The right words are rare and beautiful things.
Get them spot on and you can make someone fall in love, bring peace, get yourself a publishing contract, seal a business deal, or get people to follow you just about anywhere, through just about anything.
And so much more besides.
But get them wrong and the consequences can be awful.
One small example -
I don't think I've got the best taste in the world, but I try to keep my house reasonably stylish.
For a birthday, years ago, my dear parents, for reasons only known to them, bought me one of these mantelpiece clowns.
My instinct was to chuck it straight in the bin, and weld on the lid, just in case the thing escaped.
Even a charity shop in desperate need of stock would surely laugh me out of the premises if I attempted to donate such a hideous monstrosity.
But then kindness and diplomacy (a dangerous pairing) struck and I kept it, but hid it safely away in a cupboard, to be dragged out, sprinkled with fake dust, and proudly displayed if my parents should visit.
That, however, was not the end of the ordeal. I had to thank them for the gift.
So I did my best, and enthused about what a wonderful present it was. How clever, how creative, how beautiful.
But I must have overdone it. Because...
(And you can guess what's coming here, can't you?)
Similar awful creatures from the same family of atrocities would arrive every birthday and Christmas, until I did eventually manage to find the right words.
Which in this case were... the mantelpiece is full now, thank you.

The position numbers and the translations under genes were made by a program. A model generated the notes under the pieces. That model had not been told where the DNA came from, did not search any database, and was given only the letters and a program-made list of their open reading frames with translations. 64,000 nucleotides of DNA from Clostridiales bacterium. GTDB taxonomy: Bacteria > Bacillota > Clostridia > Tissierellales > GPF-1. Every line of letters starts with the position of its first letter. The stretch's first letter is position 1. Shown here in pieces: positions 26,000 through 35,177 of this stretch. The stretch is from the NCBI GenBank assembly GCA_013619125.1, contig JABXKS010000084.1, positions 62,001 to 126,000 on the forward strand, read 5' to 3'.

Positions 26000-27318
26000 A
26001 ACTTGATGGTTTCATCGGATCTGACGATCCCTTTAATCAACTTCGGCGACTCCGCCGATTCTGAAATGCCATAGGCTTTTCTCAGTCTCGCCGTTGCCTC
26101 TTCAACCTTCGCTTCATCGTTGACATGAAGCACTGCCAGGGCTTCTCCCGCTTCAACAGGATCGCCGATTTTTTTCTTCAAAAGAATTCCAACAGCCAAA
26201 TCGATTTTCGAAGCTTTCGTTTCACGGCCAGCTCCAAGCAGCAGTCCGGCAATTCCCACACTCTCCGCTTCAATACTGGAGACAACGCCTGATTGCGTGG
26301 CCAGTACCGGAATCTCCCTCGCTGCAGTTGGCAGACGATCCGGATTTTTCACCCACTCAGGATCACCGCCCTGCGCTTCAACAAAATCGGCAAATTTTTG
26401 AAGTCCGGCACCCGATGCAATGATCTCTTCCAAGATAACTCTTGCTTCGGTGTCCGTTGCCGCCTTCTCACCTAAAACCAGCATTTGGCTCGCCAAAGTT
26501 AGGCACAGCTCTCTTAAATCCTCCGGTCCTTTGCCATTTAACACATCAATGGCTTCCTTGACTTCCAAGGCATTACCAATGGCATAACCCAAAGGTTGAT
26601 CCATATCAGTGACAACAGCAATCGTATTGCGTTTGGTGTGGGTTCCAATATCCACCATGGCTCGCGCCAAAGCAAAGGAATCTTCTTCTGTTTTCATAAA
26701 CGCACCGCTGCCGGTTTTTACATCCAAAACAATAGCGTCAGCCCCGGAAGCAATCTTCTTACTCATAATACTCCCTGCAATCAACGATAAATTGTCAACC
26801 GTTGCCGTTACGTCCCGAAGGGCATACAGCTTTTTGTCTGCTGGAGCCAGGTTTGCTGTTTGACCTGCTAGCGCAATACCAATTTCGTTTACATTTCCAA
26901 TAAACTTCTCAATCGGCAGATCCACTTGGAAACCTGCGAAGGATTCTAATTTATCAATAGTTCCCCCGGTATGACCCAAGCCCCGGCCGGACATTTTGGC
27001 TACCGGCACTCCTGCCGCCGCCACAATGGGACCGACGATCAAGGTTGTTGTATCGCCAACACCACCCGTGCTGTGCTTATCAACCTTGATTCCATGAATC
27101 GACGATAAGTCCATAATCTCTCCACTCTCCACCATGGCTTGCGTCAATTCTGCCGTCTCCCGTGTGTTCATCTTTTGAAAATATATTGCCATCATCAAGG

(I tried to be a good son and not always say what I was actually thinking.)
On the subject of the right words, I was in London this week, working with some of our fine civil servants on how to deal with pressure.
One of my favourite exercises from the course is how to say no - and thus avoid having more pressure heaped on yourself with extra work - but cunningly doing so without looking like you're saying no.
There's no way I've got time for that you might think. And you might even say.
But then you're into a confrontation, which means more stress and strain, and you'll probably just get dumped with the work anyway.
So maybe there's a different way of saying no. After a second's thought.
Like Can you help me prioritise my workload? or some such.
Which avoids the row, eases the situation, and hopefully means you dodge yet another heap of dung deposited into your intray.
Businesses spend much time, effort, and money seeking the right words to present themselves to the world -
Never knowingly undersold... Just do it... Because I'm worth it... Beanz Meanz Heinz...
Why so much endeavour for so few words?
Because the right words can catch the imagination, and make people want to be a part of you.
As for history, it's full of examples of just the right words -
Government of the people, by the people, for the people... Never in the field of human conflict was so much owed by so many to so few... I have a dream... The People's Princess... Ich bin ein Berliner... the lady's not for turning.
They go down in history because they're just the right words at just the right time.
Few of us in life will ever have to summon up such momentous thoughts for such crucible moments.
But for the everyday dramas of our own existence, whether in love, business, friendship, writing an email or a book, a chat with a new contact, or whatever, the right words are always worth a few seconds of searching for.
(Or you might just get lumbered with a seemingly endless stream of the clowns of your nightmares.)